Private investment in natural world reaches $8.2bn

    2017 - 01.25

    The amount of privately-held cash being put into conservation projects reached $8.2 billion between 2004 and 2015 amid “growing recognition” that forests represent a smart investment.

    Research by Forest Trends shows that the amount of private capital invested into the natural world grew a whopping 62 per cent in just two years, from 2013 to 2015.

    Forest Trends’ Ecosystem Marketplace report, which polled 128 banks, companies, fund managers, family offices and non-governmental organisations, found that a “significant amount of investment” is moving into emerging economies, particularly sustainable forestry in Latin America, including Brazil.

    Annual investments in new economies quadrupled to over $500M between 2009 and 2015.

    The private sector is seeing environmental benefits as well as significant financial returns from investing in forests and other natural spaces as ‘conservation investing’ becomes more popular, Forest Trends said.

    Among the report’s key findings include:

    • Conservation investing experienced dramatic growth after 2013, as total committed private capital climbed 62 per cent in just two years, from $5.1 billion to $8.2 billion.

    • Investments in sustainable food and fibre led the way, accounting for $6.5 billion in private capital committed during the decade covered by the report.

    • Investors regard conservation investing as a stable return, with 31 per cent of all investors surveyed anticipating rates of return between 5 per cent and 9.9 per cent.

    • Private capital is beginning to reach emerging markets. While the vast majority of investments in habitat and water conservation remained concentrated in North America, private finance for sustainable food and fibre production was more evenly dispersed between North America (33 per cent), Latin America (29 per cent), Oceania (19 per cent) and Africa and Asia (about 9 per cent each).

    “The findings of this report speak to the growing recognition of our forests, our wetlands, our reefs, and other natural landscapes as smart investments – a notion that would have been unthinkable to most mainstream investors just five years ago,” said Michael Jenkins, Founding President and CEO of Forest Trends.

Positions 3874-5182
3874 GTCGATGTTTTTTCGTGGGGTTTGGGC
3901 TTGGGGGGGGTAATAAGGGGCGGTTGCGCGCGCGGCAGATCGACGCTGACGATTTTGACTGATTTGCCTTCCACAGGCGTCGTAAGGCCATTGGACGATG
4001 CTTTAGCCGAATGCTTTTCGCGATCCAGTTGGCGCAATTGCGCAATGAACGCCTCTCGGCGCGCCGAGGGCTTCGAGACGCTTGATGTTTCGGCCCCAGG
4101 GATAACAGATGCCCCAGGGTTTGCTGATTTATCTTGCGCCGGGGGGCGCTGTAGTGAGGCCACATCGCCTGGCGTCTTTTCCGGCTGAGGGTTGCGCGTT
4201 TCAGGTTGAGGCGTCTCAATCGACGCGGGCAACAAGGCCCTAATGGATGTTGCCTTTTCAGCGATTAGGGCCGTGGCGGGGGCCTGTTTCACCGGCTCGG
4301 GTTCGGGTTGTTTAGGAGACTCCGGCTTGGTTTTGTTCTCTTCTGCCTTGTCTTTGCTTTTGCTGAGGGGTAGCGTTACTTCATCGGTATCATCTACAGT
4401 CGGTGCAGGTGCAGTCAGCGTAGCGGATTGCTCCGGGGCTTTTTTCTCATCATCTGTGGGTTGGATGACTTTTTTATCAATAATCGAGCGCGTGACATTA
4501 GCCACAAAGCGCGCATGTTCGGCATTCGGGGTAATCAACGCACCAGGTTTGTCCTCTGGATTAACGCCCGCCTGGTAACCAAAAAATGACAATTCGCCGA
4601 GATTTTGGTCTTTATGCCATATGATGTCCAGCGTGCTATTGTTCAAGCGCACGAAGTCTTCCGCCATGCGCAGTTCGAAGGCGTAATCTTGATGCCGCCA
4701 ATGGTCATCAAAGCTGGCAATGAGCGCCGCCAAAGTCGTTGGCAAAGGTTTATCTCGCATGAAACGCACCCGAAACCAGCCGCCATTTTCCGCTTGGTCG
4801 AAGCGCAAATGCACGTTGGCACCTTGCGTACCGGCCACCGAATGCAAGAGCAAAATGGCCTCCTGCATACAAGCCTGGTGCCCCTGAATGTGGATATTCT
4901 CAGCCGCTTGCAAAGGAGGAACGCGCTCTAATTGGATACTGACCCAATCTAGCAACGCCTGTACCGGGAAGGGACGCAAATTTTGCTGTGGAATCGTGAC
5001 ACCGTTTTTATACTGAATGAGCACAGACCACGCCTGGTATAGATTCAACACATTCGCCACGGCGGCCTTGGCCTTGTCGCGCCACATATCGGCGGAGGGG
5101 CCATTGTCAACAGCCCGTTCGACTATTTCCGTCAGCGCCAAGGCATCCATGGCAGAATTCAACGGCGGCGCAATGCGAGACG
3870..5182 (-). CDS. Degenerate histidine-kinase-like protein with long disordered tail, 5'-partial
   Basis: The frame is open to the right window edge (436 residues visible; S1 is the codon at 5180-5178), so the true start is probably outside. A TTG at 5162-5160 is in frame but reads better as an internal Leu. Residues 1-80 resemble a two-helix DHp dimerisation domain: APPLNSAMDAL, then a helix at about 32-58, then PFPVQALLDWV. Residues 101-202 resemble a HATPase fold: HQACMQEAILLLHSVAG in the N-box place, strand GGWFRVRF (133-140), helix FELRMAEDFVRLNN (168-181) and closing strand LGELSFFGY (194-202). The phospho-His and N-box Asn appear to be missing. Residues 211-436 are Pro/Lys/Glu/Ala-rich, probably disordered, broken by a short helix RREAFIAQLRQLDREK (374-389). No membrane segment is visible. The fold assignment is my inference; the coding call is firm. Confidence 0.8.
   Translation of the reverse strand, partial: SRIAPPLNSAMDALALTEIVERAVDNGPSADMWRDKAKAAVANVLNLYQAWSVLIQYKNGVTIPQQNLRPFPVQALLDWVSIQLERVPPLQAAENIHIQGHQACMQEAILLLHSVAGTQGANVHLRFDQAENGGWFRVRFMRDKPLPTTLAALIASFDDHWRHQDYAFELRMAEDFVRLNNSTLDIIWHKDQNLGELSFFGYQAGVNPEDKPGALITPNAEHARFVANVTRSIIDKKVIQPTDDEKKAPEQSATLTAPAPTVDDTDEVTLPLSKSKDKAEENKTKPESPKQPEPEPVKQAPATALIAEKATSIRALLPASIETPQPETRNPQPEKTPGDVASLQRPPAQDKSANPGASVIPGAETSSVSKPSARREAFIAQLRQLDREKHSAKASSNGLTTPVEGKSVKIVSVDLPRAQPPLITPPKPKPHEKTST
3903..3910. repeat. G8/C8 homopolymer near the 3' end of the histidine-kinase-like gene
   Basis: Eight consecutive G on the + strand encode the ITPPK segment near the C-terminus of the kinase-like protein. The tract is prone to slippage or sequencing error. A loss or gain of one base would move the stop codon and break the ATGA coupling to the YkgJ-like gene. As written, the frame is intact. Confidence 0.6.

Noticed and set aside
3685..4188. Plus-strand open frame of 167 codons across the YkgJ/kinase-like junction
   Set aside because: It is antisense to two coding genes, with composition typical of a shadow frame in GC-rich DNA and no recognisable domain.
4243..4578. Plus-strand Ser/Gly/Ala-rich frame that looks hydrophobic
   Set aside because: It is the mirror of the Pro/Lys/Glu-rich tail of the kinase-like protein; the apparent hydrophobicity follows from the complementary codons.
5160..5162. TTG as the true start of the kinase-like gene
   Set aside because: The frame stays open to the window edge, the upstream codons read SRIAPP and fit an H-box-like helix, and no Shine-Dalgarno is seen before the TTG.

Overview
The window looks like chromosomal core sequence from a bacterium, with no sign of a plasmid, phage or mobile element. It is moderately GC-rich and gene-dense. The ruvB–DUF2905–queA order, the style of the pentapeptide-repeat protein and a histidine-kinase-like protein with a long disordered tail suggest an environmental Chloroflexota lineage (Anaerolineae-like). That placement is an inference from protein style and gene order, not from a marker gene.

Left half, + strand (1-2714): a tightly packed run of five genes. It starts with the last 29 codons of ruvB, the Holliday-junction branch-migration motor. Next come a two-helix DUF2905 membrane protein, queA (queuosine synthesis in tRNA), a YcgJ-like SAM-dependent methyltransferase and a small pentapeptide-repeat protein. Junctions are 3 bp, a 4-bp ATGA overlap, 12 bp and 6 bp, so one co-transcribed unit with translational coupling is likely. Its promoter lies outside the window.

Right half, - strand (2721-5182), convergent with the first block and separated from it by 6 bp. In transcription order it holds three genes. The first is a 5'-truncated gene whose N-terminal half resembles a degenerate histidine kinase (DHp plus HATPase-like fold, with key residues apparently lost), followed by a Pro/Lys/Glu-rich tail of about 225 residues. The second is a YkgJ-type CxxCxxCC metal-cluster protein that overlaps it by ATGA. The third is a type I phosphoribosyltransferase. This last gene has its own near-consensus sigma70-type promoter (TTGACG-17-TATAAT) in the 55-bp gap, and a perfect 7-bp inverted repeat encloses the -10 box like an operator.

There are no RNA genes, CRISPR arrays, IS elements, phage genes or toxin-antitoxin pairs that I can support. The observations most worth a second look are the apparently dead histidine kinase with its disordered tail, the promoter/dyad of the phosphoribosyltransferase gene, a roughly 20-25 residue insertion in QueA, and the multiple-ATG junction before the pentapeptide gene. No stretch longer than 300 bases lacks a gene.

“Just in the last two years covered by this report, we’ve seen a huge leap in demand for these kinds of tangible ‘real assets’ from investors. The demand is growing across the globe and from across investment instruments – the only thing keeping these emerging asset classes from surging even higher is the scarcity of investable opportunities; and, as in any emerging market, transparent information is critical.”

    Atlantic Forest regeneration taking place in 9 states, Brazil says

    2017 - 01.18

    An area of Brazil’s Atlantic Forest equivalent to the size of Sao Paulo city has been successfully regenerated over the past 20 years, Brazil conservation and research organisations say in what is positive news for people interested in Brazil’s forestry industry.

    Data from the SOS Mata Atlântica Foundation and the Brazilian Institute for Space Research (INPE) shows that between 1985 and 2015, 219,735 hectares of the Atlantic Forest went through a process of regeneration in nine of the 17 Brazilian states that have the forest.

    According to the Atlas of the Atlantic Forest Remains, which monitors the spatial distribution of the forest, the state of Parana, one of the country’s largest grain producers, reached the largest areas of regeneration in the period assessed, totalling 75,612 hectares; followed by Minas Gerais (59,850 hectares), Santa Catarina (24,964 hectares), Sao Paulo (23,021 hectares) and Mato Grosso do Sul (19,117 hectares).

    “The survey mainly analyses the regeneration of forest formations in early stages of native plant growth, or of areas previously used for pasture, which are now in an advanced stage of regeneration. This process had both natural and induced causes, when native tree seedlings were planted,” the SOS Mata Atlântica Foundation said.

    Over the last 30 years, deforestation has fallen by 83 per cent in the forest, with seven of the 17 states where there is Atlantic Forest already reaching zero deforestation.

    “Now the challenge is to recover and restore the native forests we have destroyed,” the foundation’s executive director Marcia Hirota said.